SOUTH BEND — Known as the fastest moving creature on Earth, the peregrine falcon carries this title for good reason. Falcon parents will do nearly anything to protect their young, swooping from cliffs or rooftops, at high speeds of up to more than 200 miles per hour, to attack anyone who threatens the nest.
Since 2003, a pair of peregrines, Zephyr and Guinevere, annually build a nest and give birth to a brood of young falcons on the rooftop of South Bend’s County-City Building. Tuesday, conservation officers from Indiana’s Department of Natural Resources and Department of Fish and Wildlife journeyed to the building to attach color bands to the legs of the newest brood of 3-week-old chicks.
However, by Tuesday morning, the family of peregrines had lost one of its youngest. Over the weekend, the male chick was blown away from the nest, presumably by a strong gust of wind and unable to fly yet, fell tragically to the roof of the fifth floor of the building.
“He got inadvertently dumped down onto the fifth floor roof sometime over the weekend,” said Carol Riewe, a local naturalist who frequently monitors the falcons via webcam.
“We have two that are healthy at this point. The problem will arise when they fledge the nest, when they’re new flyers and they’re not doing very well yet. It takes them a couple of weeks to become comfortable with how to work the wind currents (and) how to land.”
The conservation officers gathered the two remaining chicks from the roof Tuesday at 11 a.m. to band their legs. This banding occurs annually to protect and monitor the birds because of their low population numbers and status as an endangered species in Indiana.
“When you band a bird, whenever that bird shows up someplace and somebody gets the band number, then it tells you where these birds are moving, the pathways,” said Riewe. “When (biologists) put band numbers together over the course of years, it tells (them) whether the population is declining or increasing, and (they) monitor the numbers that way.”
Since the Indiana officers began banding Zephyr and Guinevere’s broods back in 2003, several of the young falcons have moved to different areas. A female from the 2007 nest flew out to Racine, Wis., where she settled with a mate in 2010. A male made a nest in Michigan City at the Northern Indiana Public Service Company power plant, while still another put down roots in the Kalamazoo area.
“The word ‘peregrine’ means ‘wanderer,’” said Riewe, “and that’s what they do. You don’t always find out (where they travel) because the bird has to show up someplace where somebody’s watching and where someone has optics to get a band number.”
Zephyr and Guinevere themselves have remained nested atop the County-City Building year round since 2003.
“This pair doesn’t go anywhere,” said Riewe. “They just arrived. The male had been hacked in Iowa, clipped in Mississippi. The female, we don’t know where she came from. She wasn’t banded, so we have no way of knowing her ancestors. We just banded her the first year when we banded the first year chicks, so we don’t know where. She’s a wild card.”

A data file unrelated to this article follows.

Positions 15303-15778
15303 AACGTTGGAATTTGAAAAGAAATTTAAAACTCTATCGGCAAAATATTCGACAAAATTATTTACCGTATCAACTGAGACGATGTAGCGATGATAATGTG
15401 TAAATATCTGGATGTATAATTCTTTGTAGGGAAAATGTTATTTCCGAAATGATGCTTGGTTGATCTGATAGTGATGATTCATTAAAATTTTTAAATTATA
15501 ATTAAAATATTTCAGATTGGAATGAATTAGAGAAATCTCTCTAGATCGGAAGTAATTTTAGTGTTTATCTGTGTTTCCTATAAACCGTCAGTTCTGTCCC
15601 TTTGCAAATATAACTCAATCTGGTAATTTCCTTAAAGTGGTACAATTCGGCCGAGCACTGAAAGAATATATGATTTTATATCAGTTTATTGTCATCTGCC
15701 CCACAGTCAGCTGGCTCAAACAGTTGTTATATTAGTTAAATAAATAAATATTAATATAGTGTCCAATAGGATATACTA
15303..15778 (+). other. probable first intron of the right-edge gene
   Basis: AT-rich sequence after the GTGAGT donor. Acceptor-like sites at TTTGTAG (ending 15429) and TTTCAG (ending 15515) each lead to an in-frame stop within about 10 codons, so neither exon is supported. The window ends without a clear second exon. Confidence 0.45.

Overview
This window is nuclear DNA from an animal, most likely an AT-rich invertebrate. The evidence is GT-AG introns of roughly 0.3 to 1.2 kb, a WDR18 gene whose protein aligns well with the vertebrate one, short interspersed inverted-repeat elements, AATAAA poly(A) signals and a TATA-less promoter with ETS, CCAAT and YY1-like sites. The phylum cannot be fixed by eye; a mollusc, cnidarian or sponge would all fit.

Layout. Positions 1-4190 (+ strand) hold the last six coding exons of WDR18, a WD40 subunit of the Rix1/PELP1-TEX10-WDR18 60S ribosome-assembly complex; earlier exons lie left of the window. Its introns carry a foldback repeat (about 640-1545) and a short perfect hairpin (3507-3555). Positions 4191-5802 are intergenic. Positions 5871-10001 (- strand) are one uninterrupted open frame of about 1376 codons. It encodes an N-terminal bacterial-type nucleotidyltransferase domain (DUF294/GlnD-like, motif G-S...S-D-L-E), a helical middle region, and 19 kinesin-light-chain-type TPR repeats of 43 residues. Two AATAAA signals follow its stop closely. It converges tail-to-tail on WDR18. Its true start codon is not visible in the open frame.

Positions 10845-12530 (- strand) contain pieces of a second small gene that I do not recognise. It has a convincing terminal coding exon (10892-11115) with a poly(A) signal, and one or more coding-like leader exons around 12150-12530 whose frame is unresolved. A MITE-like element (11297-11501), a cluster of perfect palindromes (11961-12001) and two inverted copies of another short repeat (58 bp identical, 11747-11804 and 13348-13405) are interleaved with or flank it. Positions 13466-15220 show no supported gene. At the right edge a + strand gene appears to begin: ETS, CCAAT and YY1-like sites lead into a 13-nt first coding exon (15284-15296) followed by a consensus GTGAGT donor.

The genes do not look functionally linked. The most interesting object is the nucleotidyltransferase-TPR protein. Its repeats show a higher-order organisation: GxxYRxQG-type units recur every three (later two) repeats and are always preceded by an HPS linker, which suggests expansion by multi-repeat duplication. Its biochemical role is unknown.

Zephyr lost his leg last spring, an injury that is still largely a mystery to local naturalists but speculated to be caused by an illegal leg hold trap. Many predicted he would die or fail in his duties as the family hunter following the injury, but he and his family appear to be thriving, except for the recent loss of one of the chicks.
“We can only guess fairly well without actually having the bird in hand to see how thin he is or isn’t,” said Riewe, “and to see what that foot looks like. We have to just guess that, so far, he’s making it work.”
As for the chicks’ banding process, two different sizes of leg bands are usually needed for females and males, since in any species of birds of prey, including hawks, owls, falcons and eagles, females are larger than males. However, both chicks banded Tuesday were females. At the age of 25 or 26 days, the chicks’ sex could be determined accurately.
In addition to banding the young peregrines Tuesday,the conservation officers took their blood samples, which not only allows them to monitor the birds’ health but also ensures that they have the falcons’ DNA on record.
“They look for DNA, because you know, who knows where the antecedents of these birds are,” said Riewe, “and so, they keep DNA samples and there’s a national database, so if you find one of these birds, you can plug that band number in there and you can get information on that bird.”
Riewe said that if anything, more volunteers are needed to watch the peregrines sufficiently over the next few weeks as the chicks prepare to fledge the nest.
“If people would like to come down, especially the first couple of weeks that these birds are new flyers,” she said, “and just hang around down here. Sit on a bench and watch. Keep an eye on them, so that when the bird flies from point A to point B, we know where point B is.
“We put posters out in some of these buildings down here and (they have) several phone numbers of people who are watchers. If someone finds a bird down, they can call of those numbers and get one of us to come down and pick the bird up.”